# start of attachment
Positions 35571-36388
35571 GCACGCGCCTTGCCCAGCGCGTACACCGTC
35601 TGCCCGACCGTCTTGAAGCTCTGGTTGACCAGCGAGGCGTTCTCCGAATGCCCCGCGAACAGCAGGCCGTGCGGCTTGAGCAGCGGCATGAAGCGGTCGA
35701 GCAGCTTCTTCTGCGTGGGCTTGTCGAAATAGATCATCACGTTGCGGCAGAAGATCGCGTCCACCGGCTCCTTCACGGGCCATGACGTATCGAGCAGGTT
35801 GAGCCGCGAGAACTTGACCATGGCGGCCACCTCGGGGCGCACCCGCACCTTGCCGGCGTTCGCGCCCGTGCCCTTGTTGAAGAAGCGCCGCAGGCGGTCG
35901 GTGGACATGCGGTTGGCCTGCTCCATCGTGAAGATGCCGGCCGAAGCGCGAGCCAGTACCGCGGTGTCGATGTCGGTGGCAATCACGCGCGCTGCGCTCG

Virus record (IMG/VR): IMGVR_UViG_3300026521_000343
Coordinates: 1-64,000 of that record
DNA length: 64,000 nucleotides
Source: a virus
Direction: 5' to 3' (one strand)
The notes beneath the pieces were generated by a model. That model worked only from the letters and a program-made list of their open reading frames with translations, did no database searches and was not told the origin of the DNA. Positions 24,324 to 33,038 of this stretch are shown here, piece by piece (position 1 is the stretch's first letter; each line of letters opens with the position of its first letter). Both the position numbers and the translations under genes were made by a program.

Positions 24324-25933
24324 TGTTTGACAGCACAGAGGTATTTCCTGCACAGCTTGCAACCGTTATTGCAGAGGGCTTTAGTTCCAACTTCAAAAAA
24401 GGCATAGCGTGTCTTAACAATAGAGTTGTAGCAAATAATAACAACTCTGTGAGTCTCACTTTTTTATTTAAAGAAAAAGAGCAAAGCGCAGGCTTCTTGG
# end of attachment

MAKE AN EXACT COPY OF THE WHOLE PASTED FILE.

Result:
Positions 35571-36388
35571 GCACGCGCCTTGCCCAGCGCGTACACCGTC
35601 TGCCCGACCGTCTTGAAGCTCTGGTTGACCAGCGAGGCGTTCTCCGAATGCCCCGCGAACAGCAGGCCGTGCGGCTTGAGCAGCGGCATGAAGCGGTCGA
35701 GCAGCTTCTTCTGCGTGGGCTTGTCGAAATAGATCATCACGTTGCGGCAGAAGATCGCGTCCACCGGCTCCTTCACGGGCCATGACGTATCGAGCAGGTT
35801 GAGCCGCGAGAACTTGACCATGGCGGCCACCTCGGGGCGCACCCGCACCTTGCCGGCGTTCGCGCCCGTGCCCTTGTTGAAGAAGCGCCGCAGGCGGTCG
35901 GTGGACATGCGGTTGGCCTGCTCCATCGTGAAGATGCCGGCCGAAGCGCGAGCCAGTACCGCGGTGTCGATGTCGGTGGCAATCACGCGCGCTGCGCTCG

Virus record (IMG/VR): IMGVR_UViG_3300026521_000343
Coordinates: 1-64,000 of that record
DNA length: 64,000 nucleotides
Source: a virus
Direction: 5' to 3' (one strand)
The notes beneath the pieces were generated by a model. That model worked only from the letters and a program-made list of their open reading frames with translations, did no database searches and was not told the origin of the DNA. Positions 24,324 to 33,038 of this stretch are shown here, piece by piece (position 1 is the stretch's first letter; each line of letters opens with the position of its first letter). Both the position numbers and the translations under genes were made by a program.

Positions 24324-25933
24324 TGTTTGACAGCACAGAGGTATTTCCTGCACAGCTTGCAACCGTTATTGCAGAGGGCTTTAGTTCCAACTTCAAAAAA
24401 GGCATAGCGTGTCTTAACAATAGAGTTGTAGCAAATAATAACAACTCTGTGAGTCTCACTTTTTTATTTAAAGAAAAAGAGCAAAGCGCAGGCTTCTTGG